We finally were able to spot the high pass. Two large mountains forming a wedge shape on the horizon. Would could just make out a hill at the bottom of the pass with a tower on it. Once I saw the placement of the tower I began to understand why Lord Balta had made a move to secure it. The pass was one of two easy routes through the Galena mountains, the other being the Low Pass, and the keep was strategically placed to easily hold the pass it was in.

5th Day, 2nd Ride, 9th Month, 1374th Year

When the sun began to disappear behind the mountains and we were about a day away from the keep we started to make camp. Jago came to me and asked me to take a look at some of the tracks he had found in the surroundings. He wanted to make sure we weren’t being followed by the lizardfolk, and he had stumbled on something odd.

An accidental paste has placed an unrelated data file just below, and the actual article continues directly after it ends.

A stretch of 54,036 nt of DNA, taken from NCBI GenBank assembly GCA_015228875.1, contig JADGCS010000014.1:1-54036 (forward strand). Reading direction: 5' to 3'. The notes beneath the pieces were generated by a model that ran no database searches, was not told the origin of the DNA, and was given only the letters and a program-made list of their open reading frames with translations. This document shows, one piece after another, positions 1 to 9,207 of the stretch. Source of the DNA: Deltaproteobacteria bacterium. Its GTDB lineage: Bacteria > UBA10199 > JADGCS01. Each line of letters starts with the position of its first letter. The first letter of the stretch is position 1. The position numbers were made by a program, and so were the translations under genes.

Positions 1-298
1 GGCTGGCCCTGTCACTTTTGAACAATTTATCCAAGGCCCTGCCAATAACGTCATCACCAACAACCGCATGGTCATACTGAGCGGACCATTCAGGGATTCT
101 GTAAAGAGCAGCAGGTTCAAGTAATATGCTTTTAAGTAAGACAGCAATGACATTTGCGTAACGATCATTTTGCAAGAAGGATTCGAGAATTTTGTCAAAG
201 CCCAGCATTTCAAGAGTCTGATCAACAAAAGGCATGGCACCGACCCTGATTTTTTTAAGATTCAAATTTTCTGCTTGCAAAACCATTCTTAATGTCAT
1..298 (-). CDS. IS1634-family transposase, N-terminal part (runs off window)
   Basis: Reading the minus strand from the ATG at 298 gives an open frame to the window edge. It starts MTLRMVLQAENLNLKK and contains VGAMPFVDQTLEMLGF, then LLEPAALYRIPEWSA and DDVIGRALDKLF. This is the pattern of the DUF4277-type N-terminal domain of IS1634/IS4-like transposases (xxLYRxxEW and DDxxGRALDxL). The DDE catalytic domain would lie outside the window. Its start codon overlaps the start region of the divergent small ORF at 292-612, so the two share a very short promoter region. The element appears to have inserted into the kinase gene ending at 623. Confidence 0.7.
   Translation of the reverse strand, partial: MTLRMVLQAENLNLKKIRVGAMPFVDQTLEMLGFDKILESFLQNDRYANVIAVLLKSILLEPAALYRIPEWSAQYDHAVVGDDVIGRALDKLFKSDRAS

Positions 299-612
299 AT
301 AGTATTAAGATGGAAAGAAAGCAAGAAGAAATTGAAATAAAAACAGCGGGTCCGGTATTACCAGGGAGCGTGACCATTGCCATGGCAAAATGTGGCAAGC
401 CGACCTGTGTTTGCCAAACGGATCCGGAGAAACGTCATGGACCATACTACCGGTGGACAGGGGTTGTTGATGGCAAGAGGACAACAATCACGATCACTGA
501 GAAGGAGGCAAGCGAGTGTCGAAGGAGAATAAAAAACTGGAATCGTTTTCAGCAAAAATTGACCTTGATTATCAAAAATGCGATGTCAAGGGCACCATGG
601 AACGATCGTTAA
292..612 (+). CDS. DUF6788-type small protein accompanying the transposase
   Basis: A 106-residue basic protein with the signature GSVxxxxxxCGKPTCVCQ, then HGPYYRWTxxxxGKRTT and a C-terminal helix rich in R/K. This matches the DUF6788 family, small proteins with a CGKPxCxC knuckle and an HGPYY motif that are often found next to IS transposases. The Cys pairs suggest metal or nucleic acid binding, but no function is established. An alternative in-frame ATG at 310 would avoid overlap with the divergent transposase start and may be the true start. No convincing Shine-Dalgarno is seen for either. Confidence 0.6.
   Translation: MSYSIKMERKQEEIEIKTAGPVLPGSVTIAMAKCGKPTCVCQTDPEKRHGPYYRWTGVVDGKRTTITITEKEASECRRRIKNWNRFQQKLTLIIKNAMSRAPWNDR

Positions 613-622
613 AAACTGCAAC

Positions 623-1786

The tracks were that of two donkeys. I don’t know why, but immediately my mind went to a bleak place, concocting a scenario in which we had been walking in a circle and we were looking at the tracks left by our own donkeys. I quickly verified that the tracks did not belong to our donkeys, which had very unique hoof prints that we could use to rule them out. No, these were different donkeys.

Jago was especially concerned with a strange, slithering track that seemed to be following the two donkeys. I concurred, judging by the tracks, it definitely looked like a large snake was stalking these two poor donkeys.

6th Day, 2nd Ride, 9th Month, 1374th Year